I still fail to see either the assault or the harassment in the allegations about heave-hoed former provincial Conservative leader Patrick Brown, as made by the two anonymous women who pulled the pin on this scandal in interviews with CTV broadcast Wednesday night. The shudders continue to resonate at Queen’s Park, where the party unanimously chose Vic Fedeli as interim leader on Friday, although it’s unclear if Fedeli will quarterback the Tories in June’s election. In a separate bombshell, MPP Lisa MacLeod, who simultaneously urged her colleagues to kick Brown out of caucus (in which case he could sit as an independent), claimed to have heard “similar things” about Brown, rumours about his alleged Lothario act, although those whispers seem to date to his time as a federal MP.

That was the well-regarded MacLeod on her way into the meeting, telling reporters she’d brought her concerns to the Tory war-room a few weeks before Christmas.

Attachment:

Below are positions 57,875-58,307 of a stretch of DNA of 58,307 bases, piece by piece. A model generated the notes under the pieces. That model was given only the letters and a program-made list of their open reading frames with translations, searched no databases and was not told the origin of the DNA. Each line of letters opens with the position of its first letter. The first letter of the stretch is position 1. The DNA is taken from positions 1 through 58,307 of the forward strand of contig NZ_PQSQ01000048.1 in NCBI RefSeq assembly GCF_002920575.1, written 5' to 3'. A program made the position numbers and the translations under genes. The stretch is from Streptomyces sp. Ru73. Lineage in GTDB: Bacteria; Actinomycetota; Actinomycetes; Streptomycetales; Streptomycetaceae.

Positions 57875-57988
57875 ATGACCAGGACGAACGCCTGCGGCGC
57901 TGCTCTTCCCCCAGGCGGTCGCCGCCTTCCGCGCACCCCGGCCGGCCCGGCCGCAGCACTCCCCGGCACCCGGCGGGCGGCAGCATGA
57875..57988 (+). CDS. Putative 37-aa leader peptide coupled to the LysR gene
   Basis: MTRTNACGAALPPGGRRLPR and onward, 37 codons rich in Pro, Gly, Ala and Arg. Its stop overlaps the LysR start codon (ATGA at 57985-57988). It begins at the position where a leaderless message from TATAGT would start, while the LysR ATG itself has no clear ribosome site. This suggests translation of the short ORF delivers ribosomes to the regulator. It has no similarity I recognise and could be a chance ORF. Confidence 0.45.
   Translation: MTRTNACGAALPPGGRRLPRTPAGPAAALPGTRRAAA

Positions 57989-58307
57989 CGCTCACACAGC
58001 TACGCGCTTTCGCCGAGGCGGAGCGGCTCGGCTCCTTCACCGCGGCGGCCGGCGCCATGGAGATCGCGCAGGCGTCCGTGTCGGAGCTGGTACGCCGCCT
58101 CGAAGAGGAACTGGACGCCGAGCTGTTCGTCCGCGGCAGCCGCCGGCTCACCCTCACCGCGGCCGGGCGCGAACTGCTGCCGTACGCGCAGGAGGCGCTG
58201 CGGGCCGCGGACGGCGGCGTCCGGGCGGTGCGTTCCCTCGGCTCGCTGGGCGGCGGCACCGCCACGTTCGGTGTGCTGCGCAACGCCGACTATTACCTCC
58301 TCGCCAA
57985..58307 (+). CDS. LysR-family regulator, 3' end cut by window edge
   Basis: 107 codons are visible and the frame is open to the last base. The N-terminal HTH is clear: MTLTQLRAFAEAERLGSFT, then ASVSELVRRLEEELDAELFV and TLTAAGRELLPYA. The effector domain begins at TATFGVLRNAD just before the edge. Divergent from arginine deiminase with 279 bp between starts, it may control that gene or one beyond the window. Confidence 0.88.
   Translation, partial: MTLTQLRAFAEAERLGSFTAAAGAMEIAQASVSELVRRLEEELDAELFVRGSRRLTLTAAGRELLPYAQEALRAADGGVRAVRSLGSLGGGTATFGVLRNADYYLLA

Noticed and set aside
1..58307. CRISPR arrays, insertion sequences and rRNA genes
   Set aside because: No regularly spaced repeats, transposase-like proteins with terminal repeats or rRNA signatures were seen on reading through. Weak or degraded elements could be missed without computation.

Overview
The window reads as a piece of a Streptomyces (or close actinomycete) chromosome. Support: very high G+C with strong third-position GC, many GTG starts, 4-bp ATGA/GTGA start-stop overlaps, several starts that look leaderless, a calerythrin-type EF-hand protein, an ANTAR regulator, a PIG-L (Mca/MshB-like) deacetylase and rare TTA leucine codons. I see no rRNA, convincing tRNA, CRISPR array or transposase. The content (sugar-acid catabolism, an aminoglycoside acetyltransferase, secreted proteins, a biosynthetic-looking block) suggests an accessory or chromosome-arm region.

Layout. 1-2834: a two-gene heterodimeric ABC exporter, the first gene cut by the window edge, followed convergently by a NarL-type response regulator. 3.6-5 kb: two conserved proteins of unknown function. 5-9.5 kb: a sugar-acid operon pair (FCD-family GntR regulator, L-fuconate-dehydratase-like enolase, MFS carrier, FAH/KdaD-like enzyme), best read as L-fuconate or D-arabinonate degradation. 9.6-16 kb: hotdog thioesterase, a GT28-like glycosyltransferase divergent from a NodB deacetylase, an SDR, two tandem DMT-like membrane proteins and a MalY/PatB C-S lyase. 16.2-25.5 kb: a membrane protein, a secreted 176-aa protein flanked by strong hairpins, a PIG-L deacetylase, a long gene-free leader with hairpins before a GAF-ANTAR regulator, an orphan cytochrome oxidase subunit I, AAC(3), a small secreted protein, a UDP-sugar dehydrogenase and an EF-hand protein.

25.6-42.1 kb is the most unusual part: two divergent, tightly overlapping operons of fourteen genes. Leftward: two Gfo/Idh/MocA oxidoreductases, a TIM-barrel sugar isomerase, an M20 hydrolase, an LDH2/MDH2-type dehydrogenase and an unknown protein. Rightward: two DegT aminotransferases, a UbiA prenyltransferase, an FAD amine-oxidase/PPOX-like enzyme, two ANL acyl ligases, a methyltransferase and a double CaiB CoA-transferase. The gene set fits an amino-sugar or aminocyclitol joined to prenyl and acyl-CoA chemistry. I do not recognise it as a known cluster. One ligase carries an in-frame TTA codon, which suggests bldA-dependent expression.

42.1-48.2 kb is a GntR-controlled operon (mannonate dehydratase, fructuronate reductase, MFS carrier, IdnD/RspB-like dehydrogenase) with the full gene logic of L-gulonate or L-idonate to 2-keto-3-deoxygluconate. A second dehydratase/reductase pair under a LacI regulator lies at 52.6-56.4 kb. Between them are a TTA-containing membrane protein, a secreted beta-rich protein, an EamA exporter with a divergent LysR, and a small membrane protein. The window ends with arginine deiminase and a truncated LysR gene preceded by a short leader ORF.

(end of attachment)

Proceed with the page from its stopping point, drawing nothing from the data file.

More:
On her way out of the meeting, MacLeod, likely chastened inside, was starting to tip-toe it back a bit, pointing out there was never any proof, and, no, she hadn’t taken the whispers to the party’s top echelons, merely to a “friend,” because she didn’t trust PC staffers loyal to Brown. Wow, she didn’t trust the party despite flying its colours.

As, indeed, there still isn’t any proof for the most recent accusations, although the brutally expedient party has clearly bought it hook, line and sinker. Fedeli yesterday called upon the gone-to-ground Brown to take a “leave of absence,” which is code for get lost, be-gone, we’ve got an election campaign to contend and never liked you much anyway.

Nobody behind the firewall has dared defend Brown under the circumstances, beyond paying lip service to the presumption of innocence.

They no more believe in presumption of innocence and due process than I believe that the Leafs will win the Stanley Cup this season. Politics is a grimy business.

Did MacLeod ever seek out the women who had recoiled from Brown’s (alleged) sloppy approaches? Would that not have been a more admirable pursuit than precautionary political ass-covering? Oh, wait, there was never any such thing, because she never dumped the gossip on the party politburo, the same denouncers now chirping according to the sexual harassment gospel.